If you need to run some queries in sequence, if all of them have to be executed or none of them should be executed, we wrap those queries inside a transaction. Classic example, sending money from A to B. we have run an "UPDATE" query to update the user A balance and run another "UPDATE" query to update the user B balance.

If you have a MySQL or Postgres set up on your pc, open a new workspace tab, you can start a transaction with BEGIN in both dbs. This will create an isolated workspace. Any query you run inside here, will not be seen in other open tabs. For example if you have accounts table of users in a banking app, you run this command in the isolated workspace where you started a transaction:

UPDATE accounts
SET balance=balance-100
WHERE name="yilmaz"

In any other workspace, if you run this query

 SELECT * FROM accounts WHERE name="yilmaz"

you will not see the updated result. any change we have made in the transaction workspace is not committed to the main database yet. In the transaction workspace, we can run another query to increase the balance of the receiver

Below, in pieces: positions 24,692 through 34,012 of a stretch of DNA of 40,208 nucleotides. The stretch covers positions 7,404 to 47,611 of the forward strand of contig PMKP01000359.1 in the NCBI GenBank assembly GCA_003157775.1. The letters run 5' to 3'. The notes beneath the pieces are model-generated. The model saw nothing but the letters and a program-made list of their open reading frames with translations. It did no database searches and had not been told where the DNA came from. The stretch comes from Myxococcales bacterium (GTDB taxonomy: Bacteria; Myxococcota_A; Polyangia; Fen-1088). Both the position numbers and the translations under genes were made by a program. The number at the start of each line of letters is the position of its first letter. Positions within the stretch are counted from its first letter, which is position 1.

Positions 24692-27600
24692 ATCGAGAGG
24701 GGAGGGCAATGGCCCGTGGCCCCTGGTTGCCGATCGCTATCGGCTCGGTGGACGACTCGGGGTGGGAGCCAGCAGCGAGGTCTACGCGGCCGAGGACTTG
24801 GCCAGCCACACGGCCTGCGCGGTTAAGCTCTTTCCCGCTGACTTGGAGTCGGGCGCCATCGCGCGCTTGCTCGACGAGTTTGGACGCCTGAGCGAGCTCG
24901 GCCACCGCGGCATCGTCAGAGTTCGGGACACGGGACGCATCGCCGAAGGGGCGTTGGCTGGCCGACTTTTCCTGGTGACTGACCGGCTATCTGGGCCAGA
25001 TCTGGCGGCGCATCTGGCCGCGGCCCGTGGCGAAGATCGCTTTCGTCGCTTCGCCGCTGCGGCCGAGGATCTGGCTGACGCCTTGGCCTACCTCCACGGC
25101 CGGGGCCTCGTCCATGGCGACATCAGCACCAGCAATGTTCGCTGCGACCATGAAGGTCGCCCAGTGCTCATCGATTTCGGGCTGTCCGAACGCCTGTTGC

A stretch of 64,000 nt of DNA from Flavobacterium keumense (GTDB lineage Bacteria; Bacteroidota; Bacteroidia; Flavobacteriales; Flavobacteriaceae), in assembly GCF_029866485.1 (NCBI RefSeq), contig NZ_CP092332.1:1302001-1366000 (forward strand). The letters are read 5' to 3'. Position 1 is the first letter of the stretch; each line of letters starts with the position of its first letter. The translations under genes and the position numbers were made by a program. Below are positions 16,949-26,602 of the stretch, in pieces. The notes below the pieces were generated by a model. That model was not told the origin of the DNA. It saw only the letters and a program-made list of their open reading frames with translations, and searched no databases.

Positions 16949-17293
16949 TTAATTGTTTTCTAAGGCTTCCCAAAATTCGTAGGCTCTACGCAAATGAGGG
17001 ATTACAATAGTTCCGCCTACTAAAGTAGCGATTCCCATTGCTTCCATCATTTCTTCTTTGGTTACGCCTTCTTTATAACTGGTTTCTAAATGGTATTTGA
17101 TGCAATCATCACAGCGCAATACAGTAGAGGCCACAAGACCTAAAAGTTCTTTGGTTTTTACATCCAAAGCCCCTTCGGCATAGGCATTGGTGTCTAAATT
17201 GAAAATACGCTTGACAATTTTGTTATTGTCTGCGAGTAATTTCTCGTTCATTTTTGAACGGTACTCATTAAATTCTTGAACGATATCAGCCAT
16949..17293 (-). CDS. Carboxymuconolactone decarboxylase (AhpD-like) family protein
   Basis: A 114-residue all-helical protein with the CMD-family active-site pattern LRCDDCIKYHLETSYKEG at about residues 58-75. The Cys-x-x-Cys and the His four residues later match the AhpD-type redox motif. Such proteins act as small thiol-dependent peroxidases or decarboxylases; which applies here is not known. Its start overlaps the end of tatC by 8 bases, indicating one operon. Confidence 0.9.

UPDATE accounts
SET balance=balance+100
WHERE name="B"

After we are done running queries in the transaction workspace, we have to merge those changes to the main database. For this we run


During running queries inside the transaction workspace, if we lose the connection, any change we have made will be deleted


I think a transaction is an atomic action in terms of DBMS.

that means it cannot be seperated. yes, in a transction, there may be several instructions for the system to execute. but they are binded together to finished a single basic task.

for example. you need to walk through a bridge (let's treat this as a transction), and to do this, say, you need 100 steps. overall, these steps cannot be seperated. when you've done half of them, there is only two choice for you: continue to finish them all, and go back to the start point. it's just like the to result of a transaction: success( committed ) and fail( rollback )